Cardiovocal Syndrome Associated With Huge Left Atrium
A 46-year-old woman was admitted to our cardiology department because of dyspnea with exertion and hoarseness lasting for a long time. She had irregular medical follow-ups because of rheumatic mitral valve disease. Atrial fibrillation with a ventricular rate of 90/min was present in her electrocardiography. Chest teleradiography showed an increased cardiothoracic ratio. Transthoracic echocardiography revealed normal left ventricle systolic function (ejection fraction=60%) and mildly enlarged left ventricular dimensions (end-diastolic diameter=56 mm, end-systolic diameter=36 mm). Although systolic pulmonary artery pressure was 50 mm Hg, dimensions of the right heart chambers were normal. Important findings of the transthoracic echocardiography were found to be present at the mitral valve and left atrium. Mitral valve stenosis (planimetric mitral valve area=1.5 cm2), severe mitral regurgitation (3+), and huge left atrium with dimensions of 13×13 cm were determined (Figure 1). It was thought that the patient had hoarseness attributable to compression of the left recurrent laryngeal nerve by the huge left atrium. That hypothesis was proven by the flexible fiberoptic laryngoscopy, which showed paralytic left vocal cord (Figure 2, Movie). Because of these findings, the patient underwent operation for mitral valve replacement and atrial reconstruction. No complications occurred in the postoperative period. The patient’s voice quality improved somewhat, but it did not become totally normal. Cardiovocal syndrome or Ortner’s syndrome is a clinical condition with hoarseness attributable to left recurrent laryngeal nerve palsy in cardiovascular diseases. In our patient, nerve palsy developed because of compression of a very big left atrium.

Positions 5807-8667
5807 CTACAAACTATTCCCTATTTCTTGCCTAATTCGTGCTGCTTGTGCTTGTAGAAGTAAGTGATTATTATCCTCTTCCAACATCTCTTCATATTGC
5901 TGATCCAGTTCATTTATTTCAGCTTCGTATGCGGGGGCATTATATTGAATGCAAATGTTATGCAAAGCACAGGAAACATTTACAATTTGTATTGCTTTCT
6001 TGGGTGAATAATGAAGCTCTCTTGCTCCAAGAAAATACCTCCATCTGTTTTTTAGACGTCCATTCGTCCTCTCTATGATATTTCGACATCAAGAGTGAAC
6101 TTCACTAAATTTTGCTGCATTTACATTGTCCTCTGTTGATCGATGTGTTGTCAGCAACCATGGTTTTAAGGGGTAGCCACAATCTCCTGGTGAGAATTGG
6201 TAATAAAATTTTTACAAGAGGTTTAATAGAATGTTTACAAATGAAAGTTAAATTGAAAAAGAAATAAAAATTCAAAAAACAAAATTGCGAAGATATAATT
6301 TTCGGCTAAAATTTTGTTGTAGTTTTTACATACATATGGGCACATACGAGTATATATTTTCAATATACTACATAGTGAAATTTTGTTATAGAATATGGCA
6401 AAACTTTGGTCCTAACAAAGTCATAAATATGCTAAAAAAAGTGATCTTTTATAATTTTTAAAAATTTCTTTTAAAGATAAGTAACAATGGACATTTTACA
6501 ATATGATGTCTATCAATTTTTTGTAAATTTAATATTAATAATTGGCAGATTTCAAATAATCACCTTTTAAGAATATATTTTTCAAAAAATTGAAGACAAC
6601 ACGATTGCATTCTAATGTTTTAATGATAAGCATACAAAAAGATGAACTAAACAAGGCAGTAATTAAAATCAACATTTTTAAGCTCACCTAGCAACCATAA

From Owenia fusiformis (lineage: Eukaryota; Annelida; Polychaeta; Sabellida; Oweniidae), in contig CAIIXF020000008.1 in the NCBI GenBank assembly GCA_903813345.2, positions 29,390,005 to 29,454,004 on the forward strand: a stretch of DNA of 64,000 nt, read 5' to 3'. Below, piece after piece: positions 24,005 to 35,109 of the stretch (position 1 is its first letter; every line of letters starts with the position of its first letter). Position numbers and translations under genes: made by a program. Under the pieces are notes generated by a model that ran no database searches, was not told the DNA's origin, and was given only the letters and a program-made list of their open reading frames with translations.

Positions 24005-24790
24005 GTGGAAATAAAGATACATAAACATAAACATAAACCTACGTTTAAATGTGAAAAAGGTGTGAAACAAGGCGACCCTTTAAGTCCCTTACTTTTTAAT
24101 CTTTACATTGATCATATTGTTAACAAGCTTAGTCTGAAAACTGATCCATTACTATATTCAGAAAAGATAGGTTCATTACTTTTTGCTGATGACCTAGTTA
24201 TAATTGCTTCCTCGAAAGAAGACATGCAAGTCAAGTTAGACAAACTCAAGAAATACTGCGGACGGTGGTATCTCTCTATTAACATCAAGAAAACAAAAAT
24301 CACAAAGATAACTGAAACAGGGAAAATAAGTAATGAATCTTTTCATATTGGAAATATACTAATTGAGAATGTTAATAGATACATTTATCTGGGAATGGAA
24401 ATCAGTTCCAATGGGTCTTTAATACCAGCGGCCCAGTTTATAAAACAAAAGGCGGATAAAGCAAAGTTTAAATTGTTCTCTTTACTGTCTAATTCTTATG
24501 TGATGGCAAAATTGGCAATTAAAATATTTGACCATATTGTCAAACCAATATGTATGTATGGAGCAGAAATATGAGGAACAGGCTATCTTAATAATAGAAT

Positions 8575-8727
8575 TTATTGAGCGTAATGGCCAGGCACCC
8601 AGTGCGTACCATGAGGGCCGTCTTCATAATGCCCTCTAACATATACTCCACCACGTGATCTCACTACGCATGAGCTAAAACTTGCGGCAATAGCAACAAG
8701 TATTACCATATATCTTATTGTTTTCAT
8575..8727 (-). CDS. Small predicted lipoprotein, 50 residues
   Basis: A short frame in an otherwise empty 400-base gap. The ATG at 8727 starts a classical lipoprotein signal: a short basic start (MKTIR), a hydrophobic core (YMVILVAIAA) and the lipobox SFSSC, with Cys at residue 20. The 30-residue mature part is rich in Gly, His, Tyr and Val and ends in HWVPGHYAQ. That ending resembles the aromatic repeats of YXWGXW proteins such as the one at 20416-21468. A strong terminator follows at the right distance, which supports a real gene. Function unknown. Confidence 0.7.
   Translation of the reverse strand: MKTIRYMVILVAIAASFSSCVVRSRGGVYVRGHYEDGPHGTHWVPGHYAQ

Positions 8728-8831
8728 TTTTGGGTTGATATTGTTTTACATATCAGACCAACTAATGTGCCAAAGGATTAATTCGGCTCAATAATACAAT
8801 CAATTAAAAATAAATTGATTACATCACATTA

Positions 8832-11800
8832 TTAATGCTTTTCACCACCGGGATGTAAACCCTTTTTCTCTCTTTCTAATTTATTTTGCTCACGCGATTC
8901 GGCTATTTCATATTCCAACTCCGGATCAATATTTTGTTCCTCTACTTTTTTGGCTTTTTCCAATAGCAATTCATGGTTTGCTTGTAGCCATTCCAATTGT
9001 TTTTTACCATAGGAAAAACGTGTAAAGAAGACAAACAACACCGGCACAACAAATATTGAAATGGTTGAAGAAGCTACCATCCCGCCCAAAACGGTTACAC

The online-only Data Supplement, consisting of a movie, is available with this article at http://circ.ahajournals.org/cgi/content/full/115/10/e318/DC1.